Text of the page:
When Technology Fails: An Airbus A319’s Mid-Air Mystery
On the 6th of August 2021, an Airbus A319-131, registration G-DBCF, departed from Edinburgh for a scheduled passenger flight to London Heathrow. There were 101 passengers and five crew on board. The captain had over 16,000 flying hours, with 4,476 on type, and was the Pilot Flying.
As the aircraft picked up speed for departure on runway 06 at Edinburgh, there was a loud bang. The captain said that it felt like they had passed over a centreline light on the take-off roll. As they climbed away through 1,500 feet, the first officer saw an alert appear on his display unit: GPS PRIMARY LOST.
The message disappeared before the crew could take any action. Everything appeared to be working as expected.
But then, as they climbed through 1,500 feet, the first officer, in his role as Pilot Monitoring, saw a message on his Multipurpose Control and Display Unit (MCDU): GPS PRIMARY LOST
Again, he barely had time to read the message before it was gone. The Airbus A319 continued to climb normally. The crew could not see any obvious action that they should take.
As they reached Flight Level 340 (34,000 feet), another message flashed on the first officer’s MCDU: CHECK IRS 3/FM POSITION. The autopilot and auto thrust disconnected and both pilots lost their flight director displays. The Flight Mode Annunciator showed only CAT 3 DUAL INOP. Meanwhile, the Electronic Centralized Aircraft Monitoring (ECAM) displayed a collection of errors: AUTO FLT AP OFF, AUTO FLT A THR OFF and ENG THRUST LOCK.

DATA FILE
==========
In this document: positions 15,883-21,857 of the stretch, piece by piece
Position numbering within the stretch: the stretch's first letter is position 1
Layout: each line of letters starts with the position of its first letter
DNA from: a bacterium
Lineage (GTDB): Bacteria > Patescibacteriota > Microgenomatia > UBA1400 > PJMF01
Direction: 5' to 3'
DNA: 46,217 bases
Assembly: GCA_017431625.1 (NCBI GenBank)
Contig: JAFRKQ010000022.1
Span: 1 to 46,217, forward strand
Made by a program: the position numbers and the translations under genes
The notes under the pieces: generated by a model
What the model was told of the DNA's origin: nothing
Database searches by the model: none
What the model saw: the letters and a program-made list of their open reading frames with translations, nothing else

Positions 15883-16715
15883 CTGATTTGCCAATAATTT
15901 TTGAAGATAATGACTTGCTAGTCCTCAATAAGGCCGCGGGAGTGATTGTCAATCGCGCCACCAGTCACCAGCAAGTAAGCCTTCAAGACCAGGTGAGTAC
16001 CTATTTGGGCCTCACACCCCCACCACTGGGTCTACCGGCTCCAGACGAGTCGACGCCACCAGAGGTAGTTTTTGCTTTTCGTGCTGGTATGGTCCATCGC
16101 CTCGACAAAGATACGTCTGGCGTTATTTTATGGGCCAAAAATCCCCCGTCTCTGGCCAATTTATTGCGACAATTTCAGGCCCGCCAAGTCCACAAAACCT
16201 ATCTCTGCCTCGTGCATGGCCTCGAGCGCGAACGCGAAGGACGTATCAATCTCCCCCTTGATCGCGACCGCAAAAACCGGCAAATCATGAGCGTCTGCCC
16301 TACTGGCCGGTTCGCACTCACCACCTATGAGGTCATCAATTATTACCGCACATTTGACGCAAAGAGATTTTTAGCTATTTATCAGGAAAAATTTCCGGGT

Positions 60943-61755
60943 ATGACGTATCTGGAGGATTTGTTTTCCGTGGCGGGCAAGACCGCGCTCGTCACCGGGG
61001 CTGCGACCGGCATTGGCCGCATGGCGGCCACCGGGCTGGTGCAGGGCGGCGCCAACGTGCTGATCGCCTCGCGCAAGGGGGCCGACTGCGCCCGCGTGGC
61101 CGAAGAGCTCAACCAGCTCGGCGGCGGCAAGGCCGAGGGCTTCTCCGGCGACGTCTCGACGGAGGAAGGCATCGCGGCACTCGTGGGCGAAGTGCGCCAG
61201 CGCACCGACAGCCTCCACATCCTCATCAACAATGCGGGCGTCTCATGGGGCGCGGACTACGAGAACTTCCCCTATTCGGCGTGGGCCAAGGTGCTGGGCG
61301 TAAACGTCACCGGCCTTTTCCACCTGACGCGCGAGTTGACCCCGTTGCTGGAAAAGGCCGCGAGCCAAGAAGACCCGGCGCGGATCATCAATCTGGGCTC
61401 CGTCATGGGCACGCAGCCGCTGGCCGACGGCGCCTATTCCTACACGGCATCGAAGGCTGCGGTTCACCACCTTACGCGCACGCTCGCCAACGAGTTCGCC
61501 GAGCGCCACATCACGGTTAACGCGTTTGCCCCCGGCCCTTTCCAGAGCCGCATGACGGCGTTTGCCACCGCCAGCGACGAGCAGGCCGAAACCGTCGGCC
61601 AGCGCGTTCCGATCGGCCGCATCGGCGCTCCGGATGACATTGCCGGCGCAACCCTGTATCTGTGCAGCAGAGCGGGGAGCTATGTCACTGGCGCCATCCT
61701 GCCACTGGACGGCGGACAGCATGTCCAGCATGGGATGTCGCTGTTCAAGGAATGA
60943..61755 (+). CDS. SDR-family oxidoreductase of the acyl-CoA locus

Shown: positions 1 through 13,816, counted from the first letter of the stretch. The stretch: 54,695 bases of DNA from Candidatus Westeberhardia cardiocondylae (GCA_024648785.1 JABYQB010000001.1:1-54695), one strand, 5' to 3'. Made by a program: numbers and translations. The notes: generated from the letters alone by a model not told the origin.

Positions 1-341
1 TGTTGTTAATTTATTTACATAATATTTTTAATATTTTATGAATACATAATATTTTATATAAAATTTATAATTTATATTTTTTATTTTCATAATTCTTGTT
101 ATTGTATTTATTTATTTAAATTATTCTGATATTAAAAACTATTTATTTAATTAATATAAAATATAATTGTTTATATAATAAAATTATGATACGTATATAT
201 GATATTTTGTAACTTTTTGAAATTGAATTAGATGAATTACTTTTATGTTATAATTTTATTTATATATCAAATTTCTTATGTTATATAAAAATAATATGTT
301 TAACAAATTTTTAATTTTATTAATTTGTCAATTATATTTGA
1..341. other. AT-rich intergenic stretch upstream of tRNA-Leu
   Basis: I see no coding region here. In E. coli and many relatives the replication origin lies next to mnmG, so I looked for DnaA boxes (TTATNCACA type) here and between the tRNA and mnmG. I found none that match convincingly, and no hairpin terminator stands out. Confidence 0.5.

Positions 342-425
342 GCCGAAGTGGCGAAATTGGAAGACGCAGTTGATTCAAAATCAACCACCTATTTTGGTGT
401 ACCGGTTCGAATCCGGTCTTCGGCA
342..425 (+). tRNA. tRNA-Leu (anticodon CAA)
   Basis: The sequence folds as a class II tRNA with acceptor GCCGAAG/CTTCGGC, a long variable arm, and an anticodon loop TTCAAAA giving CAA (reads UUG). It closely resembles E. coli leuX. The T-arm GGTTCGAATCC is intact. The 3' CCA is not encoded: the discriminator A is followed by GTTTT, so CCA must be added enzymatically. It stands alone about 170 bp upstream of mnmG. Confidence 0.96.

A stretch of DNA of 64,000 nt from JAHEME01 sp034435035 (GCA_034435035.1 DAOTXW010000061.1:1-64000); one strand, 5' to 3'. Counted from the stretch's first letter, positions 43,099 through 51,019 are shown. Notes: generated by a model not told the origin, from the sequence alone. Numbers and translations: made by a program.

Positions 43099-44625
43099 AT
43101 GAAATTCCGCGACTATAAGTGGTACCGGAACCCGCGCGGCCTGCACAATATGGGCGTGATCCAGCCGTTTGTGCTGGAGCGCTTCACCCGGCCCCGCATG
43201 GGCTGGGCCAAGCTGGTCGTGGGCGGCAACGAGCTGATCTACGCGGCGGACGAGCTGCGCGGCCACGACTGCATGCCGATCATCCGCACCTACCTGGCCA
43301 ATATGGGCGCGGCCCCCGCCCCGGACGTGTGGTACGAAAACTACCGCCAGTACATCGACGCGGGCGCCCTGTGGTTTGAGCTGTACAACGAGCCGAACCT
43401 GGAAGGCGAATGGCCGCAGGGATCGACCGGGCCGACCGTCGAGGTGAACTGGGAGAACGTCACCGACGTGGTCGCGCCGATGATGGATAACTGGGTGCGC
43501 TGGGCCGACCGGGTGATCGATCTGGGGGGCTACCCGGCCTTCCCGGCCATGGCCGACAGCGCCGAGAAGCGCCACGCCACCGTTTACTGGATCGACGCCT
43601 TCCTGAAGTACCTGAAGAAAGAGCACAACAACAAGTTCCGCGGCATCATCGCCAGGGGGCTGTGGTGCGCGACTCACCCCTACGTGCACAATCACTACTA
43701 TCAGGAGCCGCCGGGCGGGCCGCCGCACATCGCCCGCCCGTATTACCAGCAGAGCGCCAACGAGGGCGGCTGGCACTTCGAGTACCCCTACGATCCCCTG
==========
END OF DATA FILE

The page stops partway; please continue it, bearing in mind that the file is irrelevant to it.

The captain took control and levelled out the aircraft. The aircraft seemed to be flying fine, but they were flying under Reduced Vertical Separation Minima (RVSM), which requires the autopilot to be controlling the altitude. Now, they were no longer in compliance. The first officer immediately made a PAN-PAN call to ATC. This is effectively a step down from a MAYDAY call: a PAN-PAN call signals that there is an urgent situation which is not life-threatening.
It wasn’t clear what was going wrong. The ECAM errors were symptoms, not causes, and the ECAM did not offer any further messages. When they tried to re-engage the autopilot and the auto thrust, both simply disconnected again. There were no warning lights or other errors on the flight deck. The first officer even checked to see if a circuit breaker had tripped, but that wasn’t the case.